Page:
Book ID: CBB544275565

Imperial Science: Cable Telegraphy and Electrical Physics in the Victorian British Empire (2021)


Hunt, Bruce J. (Author)

Cambridge University Press

Publication Date: 2021
Physical Details: 320
Language: English

In the second half of the nineteenth century, British firms and engineers built, laid, and ran a vast global network of submarine telegraph cables. For the first time, cities around the world were put into almost instantaneous contact, with profound effects on commerce, international affairs, and the dissemination of news. Science, too, was strongly affected, as cable telegraphy exposed electrical researchers to important new phenomena while also providing a new and vastly larger market for their expertise. By examining the deep ties that linked the cable industry to work in electrical physics in the nineteenth century - culminating in James Clerk Maxwell's formulation of his theory of the electromagnetic field - Bruce J. Hunt sheds new light both on the history of the Victorian British Empire and on the relationship between science and technology.

Reviewed By

Review Andrea Giuntini (April 2022) Review of "Imperial Science: Cable Telegraphy and Electrical Physics in the Victorian British Empire". Technology and Culture (pp. 576-577). unapi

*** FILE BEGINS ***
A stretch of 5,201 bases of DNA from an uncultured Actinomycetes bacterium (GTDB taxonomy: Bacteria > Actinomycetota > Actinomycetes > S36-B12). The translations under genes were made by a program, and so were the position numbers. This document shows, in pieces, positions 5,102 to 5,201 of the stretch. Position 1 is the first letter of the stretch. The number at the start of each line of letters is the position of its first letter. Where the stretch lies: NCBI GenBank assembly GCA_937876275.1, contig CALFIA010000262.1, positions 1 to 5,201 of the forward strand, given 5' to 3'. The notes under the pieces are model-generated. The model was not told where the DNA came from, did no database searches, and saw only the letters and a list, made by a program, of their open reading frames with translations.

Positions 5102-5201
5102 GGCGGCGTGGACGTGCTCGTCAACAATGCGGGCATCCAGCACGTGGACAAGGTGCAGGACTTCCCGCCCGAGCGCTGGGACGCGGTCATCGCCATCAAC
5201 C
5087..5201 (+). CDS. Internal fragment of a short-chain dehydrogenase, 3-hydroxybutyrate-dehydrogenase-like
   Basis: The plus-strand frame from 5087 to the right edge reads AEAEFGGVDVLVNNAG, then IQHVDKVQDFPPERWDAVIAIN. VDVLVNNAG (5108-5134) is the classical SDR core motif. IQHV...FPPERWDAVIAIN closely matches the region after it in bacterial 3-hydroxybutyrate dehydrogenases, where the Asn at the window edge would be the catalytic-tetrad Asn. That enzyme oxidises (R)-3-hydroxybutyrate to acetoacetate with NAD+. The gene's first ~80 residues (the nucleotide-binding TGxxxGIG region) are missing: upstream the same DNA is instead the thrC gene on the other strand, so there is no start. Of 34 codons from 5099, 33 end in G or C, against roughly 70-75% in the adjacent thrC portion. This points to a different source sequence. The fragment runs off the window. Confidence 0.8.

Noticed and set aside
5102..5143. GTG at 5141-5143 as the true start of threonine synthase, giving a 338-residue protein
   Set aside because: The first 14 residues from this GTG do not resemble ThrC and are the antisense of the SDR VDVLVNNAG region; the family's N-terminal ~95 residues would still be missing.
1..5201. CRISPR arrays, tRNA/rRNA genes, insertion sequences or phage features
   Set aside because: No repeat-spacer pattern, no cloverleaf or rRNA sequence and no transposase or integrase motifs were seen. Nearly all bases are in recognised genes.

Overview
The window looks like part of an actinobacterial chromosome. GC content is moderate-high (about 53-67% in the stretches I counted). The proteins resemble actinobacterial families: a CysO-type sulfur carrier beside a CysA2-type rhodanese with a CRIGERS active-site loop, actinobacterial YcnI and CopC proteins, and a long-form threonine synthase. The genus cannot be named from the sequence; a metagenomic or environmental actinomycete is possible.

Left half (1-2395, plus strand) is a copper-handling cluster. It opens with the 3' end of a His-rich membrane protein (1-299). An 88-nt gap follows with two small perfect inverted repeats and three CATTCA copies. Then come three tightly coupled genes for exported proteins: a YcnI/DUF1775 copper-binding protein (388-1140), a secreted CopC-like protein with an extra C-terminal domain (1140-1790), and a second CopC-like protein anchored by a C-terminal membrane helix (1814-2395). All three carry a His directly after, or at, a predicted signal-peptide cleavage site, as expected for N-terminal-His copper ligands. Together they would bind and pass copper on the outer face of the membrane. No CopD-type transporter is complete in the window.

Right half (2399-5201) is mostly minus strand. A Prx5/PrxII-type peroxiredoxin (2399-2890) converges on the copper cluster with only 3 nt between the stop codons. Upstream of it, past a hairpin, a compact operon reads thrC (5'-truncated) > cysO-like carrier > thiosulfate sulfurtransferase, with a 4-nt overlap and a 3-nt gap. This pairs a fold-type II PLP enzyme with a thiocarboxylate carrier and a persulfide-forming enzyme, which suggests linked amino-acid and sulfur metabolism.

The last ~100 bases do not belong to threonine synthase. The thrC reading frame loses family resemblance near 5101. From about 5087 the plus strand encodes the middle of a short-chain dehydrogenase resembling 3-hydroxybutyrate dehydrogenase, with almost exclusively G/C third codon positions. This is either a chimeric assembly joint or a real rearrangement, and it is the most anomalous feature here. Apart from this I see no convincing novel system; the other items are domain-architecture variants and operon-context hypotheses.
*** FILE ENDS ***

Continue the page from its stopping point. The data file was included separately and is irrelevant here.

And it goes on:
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Authors & Contributors
Lazaroff-Puck, Cameron
Ash, Stewart
Kathleen Davidson
Müller-Pohl, Simone
Marmottini, Donatella
D'Agostino, Salvo
Technology and Culture
Studies in History and Philosophy of Science
Science and Education
Physics in Perspective
Nuncius: Annali di Storia della Scienza
Journal of World History
Pavia University Press
Palgrave Macmillan
Prometheus Books
Princeton University Press
Manchester University Press
Great Britain, colonies
Electricity; magnetism
Cable, submarine
Maxwell, James Clerk
Faraday, Michael
Hertz, Heinrich Rudolph
Marconi, Guglielmo
Lorentz, Hendrik Antoon
Lodge, Oliver
Time Periods
19th century
20th century
20th century, early
18th century
Great Britain
United States
New Zealand
Southeast Asia

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